This online article from Popular Science discusses the safety issues many people have with nano-science as it has been developing.
Personally, I think that much of the controversy has been needless posturing. Yes, there are some realistic possibilities of dangers that do need to be accounted for, but we are not talking about technologies that are going to rob children, assault grandparents, and generally destroy the world as we know it.
If you couldn't guess, I don't buy into "Gray Goo" theories.
Actually, something that was interesting in their most recent issue was an article about new "nano-medicines," along with a short summary of some upcoming medical innovations. One that people want to see happen is a device, currently used on dogs, that is implanted in the host and releases controlled amounts of drugs. The release, apparently, is controlled by remote signal.
This seems like a bad idea to me. As one of my recent posts should remind you, there's always the potential for disaster with remotely controlled devices. The security on these things would have to be top-notch. I'm sure it's possible, though I must admit my knowledge of such matters is far too limited.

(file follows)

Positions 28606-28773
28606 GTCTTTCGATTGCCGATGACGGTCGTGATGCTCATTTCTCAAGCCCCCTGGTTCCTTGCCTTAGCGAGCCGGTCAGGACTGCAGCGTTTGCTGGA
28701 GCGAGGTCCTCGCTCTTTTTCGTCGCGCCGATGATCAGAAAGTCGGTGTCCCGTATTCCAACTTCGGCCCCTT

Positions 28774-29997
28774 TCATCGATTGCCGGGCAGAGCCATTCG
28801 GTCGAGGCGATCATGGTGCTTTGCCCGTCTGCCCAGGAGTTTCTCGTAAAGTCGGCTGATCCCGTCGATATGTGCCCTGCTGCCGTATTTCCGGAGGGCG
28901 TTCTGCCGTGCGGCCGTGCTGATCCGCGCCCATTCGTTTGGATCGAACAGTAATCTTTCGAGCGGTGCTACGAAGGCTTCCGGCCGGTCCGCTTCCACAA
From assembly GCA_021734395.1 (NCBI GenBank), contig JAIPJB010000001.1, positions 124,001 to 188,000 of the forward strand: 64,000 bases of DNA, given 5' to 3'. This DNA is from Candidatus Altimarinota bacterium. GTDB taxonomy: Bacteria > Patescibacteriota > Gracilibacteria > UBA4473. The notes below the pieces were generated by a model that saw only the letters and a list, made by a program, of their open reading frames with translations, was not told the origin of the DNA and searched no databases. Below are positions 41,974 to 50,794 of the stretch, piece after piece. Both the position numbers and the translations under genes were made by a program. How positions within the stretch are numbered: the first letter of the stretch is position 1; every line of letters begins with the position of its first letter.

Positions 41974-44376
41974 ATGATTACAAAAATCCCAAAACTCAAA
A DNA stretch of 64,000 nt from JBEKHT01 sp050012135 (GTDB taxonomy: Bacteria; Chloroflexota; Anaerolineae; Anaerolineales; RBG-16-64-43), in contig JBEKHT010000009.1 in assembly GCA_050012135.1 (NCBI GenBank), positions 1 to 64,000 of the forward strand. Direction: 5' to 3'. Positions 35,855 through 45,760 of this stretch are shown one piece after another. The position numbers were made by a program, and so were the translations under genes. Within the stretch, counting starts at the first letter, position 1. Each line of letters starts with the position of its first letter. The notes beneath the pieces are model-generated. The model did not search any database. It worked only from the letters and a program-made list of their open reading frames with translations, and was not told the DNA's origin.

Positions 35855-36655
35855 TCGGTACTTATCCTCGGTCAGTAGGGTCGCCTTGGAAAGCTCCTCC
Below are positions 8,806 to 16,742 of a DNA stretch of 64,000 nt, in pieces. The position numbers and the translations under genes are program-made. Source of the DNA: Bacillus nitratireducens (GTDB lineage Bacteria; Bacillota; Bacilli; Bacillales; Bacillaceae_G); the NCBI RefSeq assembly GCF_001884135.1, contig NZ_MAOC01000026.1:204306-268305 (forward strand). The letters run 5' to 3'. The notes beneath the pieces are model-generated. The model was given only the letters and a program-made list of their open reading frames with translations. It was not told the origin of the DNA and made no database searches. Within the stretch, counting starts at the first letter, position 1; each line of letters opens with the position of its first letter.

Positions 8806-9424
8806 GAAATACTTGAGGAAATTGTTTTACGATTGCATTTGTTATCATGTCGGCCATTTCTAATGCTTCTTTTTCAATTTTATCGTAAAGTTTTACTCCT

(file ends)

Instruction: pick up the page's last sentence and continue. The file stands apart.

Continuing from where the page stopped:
But imagine this scenario: Important Political Figure A has one of these devices installed. Assassin/Hacker B, miles and miles away, sends a signal to the device in A that suddenly releases a year's supply of meds into his blood stream. Most likely, the result is instant death.
Far fetched, yes, but something worth considering if such a device becomes available. I suppose with medical tech, it doesn't always pay to be an early adopter.